Bengaluru: The Karnataka transport department has cracked down on bike taxis associated with ride-hailing service Uber Technologies Inc. yet again, impounding at least 15 motorcycles in Bengaluru on grounds that the rules don’t allow two-wheeler cabs.
The latest crackdown comes barely two weeks after the transport department impounded 62 vehicles associated with Uber and 24 vehicles associated with other services, including Ola (ANI Technologies Pvt. Ltd).
Ola and Uber stopped bike taxi services thereafter. Uber, however, resumed services three days ago, said a senior state transport department official.
Both Ola and Uber, locked in a battle for market share in India, launched bike taxi services in Bengaluru on 4 March, to establish their grip over short-distance trips at a lower price point.
According to the transport department official, the vehicles seized in the earlier raid had been released against a penalty of Rs.3,000-5,000 per vehicle.
The vehicles impounded in the latest raid face the risk of having their registration suspended for at least three months, he added.
“Uber does not have the requisite permission to operate bike taxis. After the raid last time, the company told us they will abide by rules, but they have restarted services,” said Narendra Holkar, joint commissioner at the Karnataka transport department.
Uber did not respond to an e-mail seeking comment.
In a note on 21 March, Uber said the bike taxi service, called uberMOTO, was essentially a bike-pooling service and the company will not charge any service fee during the pilot run.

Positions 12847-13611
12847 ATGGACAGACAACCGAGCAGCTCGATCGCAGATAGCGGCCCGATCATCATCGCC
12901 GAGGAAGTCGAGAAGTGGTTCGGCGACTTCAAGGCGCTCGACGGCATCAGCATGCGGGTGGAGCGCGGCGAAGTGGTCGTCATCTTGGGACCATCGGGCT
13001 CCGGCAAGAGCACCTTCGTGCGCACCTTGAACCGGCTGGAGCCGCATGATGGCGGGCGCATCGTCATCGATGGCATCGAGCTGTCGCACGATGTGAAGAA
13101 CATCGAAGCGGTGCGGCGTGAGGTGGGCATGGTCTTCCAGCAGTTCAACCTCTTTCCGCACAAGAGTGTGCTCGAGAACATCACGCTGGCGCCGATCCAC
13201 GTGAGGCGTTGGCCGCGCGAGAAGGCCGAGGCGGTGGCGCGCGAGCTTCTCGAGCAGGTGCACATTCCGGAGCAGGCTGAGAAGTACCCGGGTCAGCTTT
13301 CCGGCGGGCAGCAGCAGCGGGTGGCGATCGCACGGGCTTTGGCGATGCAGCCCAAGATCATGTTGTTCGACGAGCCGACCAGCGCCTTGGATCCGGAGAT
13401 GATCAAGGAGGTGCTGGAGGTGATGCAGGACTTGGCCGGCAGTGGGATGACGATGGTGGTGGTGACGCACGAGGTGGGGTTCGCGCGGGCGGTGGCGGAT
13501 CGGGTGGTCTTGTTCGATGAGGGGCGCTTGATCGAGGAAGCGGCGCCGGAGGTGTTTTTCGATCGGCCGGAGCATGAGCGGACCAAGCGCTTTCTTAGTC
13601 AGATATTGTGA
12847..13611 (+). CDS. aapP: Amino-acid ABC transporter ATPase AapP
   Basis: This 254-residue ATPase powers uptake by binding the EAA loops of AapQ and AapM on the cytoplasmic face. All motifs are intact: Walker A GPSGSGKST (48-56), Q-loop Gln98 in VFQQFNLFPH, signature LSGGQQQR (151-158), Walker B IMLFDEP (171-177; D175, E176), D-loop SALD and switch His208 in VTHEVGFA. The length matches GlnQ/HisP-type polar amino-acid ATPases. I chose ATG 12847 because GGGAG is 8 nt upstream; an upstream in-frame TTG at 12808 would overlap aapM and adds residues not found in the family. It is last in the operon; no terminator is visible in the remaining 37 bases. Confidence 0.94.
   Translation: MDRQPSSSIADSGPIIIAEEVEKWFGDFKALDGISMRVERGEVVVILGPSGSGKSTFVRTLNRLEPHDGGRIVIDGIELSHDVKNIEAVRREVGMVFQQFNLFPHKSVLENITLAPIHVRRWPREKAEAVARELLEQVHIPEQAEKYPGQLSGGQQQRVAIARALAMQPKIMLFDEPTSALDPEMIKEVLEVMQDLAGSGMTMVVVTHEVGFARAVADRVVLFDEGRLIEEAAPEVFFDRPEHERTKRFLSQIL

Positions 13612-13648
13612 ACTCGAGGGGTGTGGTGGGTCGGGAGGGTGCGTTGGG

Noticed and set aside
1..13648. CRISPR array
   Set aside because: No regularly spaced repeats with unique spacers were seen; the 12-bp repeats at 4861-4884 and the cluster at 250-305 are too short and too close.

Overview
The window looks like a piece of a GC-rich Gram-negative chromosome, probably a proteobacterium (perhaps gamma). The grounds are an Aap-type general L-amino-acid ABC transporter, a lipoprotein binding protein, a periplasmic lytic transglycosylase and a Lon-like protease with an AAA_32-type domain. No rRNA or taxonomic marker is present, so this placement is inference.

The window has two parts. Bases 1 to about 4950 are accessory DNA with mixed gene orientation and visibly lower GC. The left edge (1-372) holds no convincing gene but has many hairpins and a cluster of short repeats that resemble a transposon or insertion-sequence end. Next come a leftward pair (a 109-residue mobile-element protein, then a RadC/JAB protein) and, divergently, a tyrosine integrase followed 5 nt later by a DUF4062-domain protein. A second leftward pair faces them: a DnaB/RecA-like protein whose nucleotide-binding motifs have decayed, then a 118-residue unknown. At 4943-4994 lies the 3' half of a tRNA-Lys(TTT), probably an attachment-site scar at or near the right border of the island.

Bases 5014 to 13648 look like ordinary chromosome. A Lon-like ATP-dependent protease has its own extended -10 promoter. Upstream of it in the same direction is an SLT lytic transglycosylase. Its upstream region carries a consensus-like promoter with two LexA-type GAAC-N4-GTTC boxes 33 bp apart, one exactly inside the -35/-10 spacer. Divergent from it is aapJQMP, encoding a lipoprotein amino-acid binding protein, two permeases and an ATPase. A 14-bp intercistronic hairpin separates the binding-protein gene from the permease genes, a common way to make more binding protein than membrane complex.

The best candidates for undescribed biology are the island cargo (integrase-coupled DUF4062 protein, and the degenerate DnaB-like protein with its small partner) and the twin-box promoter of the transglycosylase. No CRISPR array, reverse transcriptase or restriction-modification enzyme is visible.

“After our launch, there was considerable speculation regarding the product’s legality. In the spirit of collaborating with the government, we have had extensive discussions with relevant authorities over the past few days. Today, we have made some modifications to our ongoing pilot service with a commitment to operate within the existing framework,” the statement said.
The company continues to enrol riders on its platform for bike taxi services even though the transport department or existing rules do not have any provision for bike taxis in the state.
According to industry experts, bike taxis may help both Ola and Uber add significantly to their consumer base, by virtue of the cheaper price points.
But a new service at a cheaper rate will lead to additional cash burn for these companies as they will have to spend more on incentives for the riders and consumers.
According to industry executives, both Ola and Uber are losing money on every booking, which implies that if demand for bike taxis surges, so do their expenses.
Ola and Uber’s entry into the segment might put a host of fledgling start-ups under pressure. Ola and Uber have a significantly large existing user base to cultivate; hence, they may not need to spend heavily to market the new service, unlike others who might struggle to find space in the consumer’s smartphone, they said.
According to data provided by Tracxn, a start-up tracker, there are at least 20 bike taxi start-ups in India. Only Noida-based Now, Gurgaon-based Bikxie and local rivals Baxi and M-Taxi have raised institutional funding.
Bengaluru, where Ola and Uber have launched the bike taxi services, is home to at least seven such start-ups: Mu Ride, Pilot, Streetryderr, Rapido, HeadLYT, Hey Bob and Pillionaire.
In India, bike taxis run the risk of regulatory hurdles as none of the states, barring Haryana and Goa, acknowledges them as a commercial passenger transport service provider.
Globally, bike taxis have found significant traction in South-East Asia. Companies such as Singapore-based GrabTaxi and Indonesia’s Go-Jek are among the big names in the segment.